The Ted Hughes Estate has asked HarperCollins and author Jonathan Bate to "apologise for significant errors of fact" in Bate’s book about the poet, as well "damaging and offensive claims" about Hughes’ widow, Carol Hughes.
In a statement issued by the solicitor for the estate, Damon Parker of Harcus Sinclair, the estate said it was "also seeking a retraction of the factual errors and an undertaking that they will be corrected in any further printed editions of the book, and immediately in the e-book version now on sale".
But HarperCollins, whose William Collins imprint published Ted Hughes: The Unauthorised Life on 1st October, said it stood by Bate’s "scholarly and masterly biography", and that "every effort” was made to “corroborate all facts used in the book".
The Ted Hughes Estate said it had found 18 "factual errors or unsupported assertions in just 16 pages of the book that pertain directly to Mrs Carol Hughes - some significant, some minor - and details of all of these have been sent to the publisher and author for a response".
The errors are mainly in parts of the book "which deal primarily with the highly-fraught period just before and after her [Carol Hughes’] husband's death in October 1998, and which appear to involve her personally".
Hughes’ widow has not read the book, said the statement, "and does not currently plan to read it, but the press serialisation and news coverage, together with comments by respected friends and reviewers, suggest to her that the portrait presented of her late husband appears to be something of a caricature".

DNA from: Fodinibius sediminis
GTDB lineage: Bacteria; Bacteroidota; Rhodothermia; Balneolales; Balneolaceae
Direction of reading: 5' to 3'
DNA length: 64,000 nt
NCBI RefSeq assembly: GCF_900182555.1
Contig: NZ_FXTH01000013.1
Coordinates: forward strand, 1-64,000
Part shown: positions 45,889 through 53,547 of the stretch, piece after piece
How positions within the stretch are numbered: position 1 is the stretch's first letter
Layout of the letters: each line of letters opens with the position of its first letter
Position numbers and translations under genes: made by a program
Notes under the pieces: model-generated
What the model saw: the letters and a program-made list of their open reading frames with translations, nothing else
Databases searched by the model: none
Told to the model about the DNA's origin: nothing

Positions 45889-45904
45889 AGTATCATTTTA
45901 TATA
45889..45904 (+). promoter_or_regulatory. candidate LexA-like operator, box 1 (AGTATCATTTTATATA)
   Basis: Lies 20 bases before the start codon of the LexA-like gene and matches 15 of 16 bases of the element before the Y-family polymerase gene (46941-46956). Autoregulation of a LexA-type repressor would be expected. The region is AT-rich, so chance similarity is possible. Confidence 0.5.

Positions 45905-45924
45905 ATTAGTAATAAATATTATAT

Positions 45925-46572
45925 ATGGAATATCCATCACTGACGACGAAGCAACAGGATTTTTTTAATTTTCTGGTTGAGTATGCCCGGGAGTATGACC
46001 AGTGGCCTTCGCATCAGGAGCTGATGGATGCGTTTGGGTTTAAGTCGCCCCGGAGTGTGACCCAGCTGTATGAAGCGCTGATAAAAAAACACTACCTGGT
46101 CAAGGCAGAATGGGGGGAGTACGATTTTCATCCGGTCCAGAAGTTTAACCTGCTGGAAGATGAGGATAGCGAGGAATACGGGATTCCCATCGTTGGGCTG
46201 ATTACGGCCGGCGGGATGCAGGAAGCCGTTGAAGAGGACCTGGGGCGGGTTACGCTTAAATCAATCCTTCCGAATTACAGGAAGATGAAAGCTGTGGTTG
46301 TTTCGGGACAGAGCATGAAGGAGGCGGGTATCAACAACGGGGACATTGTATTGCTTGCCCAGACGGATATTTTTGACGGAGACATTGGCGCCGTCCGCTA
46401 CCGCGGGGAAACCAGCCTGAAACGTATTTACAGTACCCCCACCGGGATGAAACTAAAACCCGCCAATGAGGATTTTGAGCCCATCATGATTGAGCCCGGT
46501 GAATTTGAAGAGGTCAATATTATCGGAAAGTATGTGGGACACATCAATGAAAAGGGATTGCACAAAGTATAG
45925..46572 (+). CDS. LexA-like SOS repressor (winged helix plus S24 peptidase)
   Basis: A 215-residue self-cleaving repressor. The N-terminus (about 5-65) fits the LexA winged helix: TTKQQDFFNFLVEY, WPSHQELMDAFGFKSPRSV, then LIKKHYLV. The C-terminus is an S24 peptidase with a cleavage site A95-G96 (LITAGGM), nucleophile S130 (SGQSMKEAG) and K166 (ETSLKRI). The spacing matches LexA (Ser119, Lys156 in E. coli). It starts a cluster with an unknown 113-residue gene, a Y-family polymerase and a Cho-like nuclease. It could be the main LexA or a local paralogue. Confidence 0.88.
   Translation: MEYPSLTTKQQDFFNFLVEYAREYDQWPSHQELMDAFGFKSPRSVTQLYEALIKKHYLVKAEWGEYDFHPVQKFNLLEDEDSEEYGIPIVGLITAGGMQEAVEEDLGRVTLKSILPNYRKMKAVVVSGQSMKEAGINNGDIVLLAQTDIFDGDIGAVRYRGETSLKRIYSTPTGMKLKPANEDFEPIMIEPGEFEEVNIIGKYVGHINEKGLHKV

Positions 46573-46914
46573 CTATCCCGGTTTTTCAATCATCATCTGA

Carol Hughes said: "The number of errors found in just a very few pages examined from this book are hard to excuse, since any serious biographer has an obligation to check his facts and to ensure, as the author affirms in his recent Guardian article, that he should only fix in print those things that have been fully corroborated."
A statement from HarperCollins said: "HarperCollins stands by Jonathan Bate's scholarly and masterly biography of Ted Hughes. Professor Bate has made every effort to corroborate all facts used in the book which was made more difficult by the withdrawal of support for the project by the Ted Hughes Estate. Professor Bate regrets any minor errors that may have been made which are bound to occur in a book of over 600 pages that draws upon such voluminous and diverse source material.
"Professor Bate's book has been written in good faith and facts verified by multiple sources including family members and close friends. Any errors found will of course be corrected in the next printing."
Bate’s book has been favourably reviewed. The Times’ Philip Collins found it “gripping and at times ineffably sad” and said it would be the “standard biography of Ted Hughes for a long time to come”.
The Sunday Times’ John Walsh said it was a "fascinating" work of "head-spinning revelations and intense physicality" which does not judge its subject.
Jeremy Noel-Todd, reviewing for the Sunday Telegraph and Daily Telegraph, said the lack of direct sources owing to the withdrawal of co-operation by the Ted Hughes Estate was frustrating, but he praised Bate’s "vast command of archival material". The FT’s John Sutherland said the book was "important, flawed but ultimately triumphant".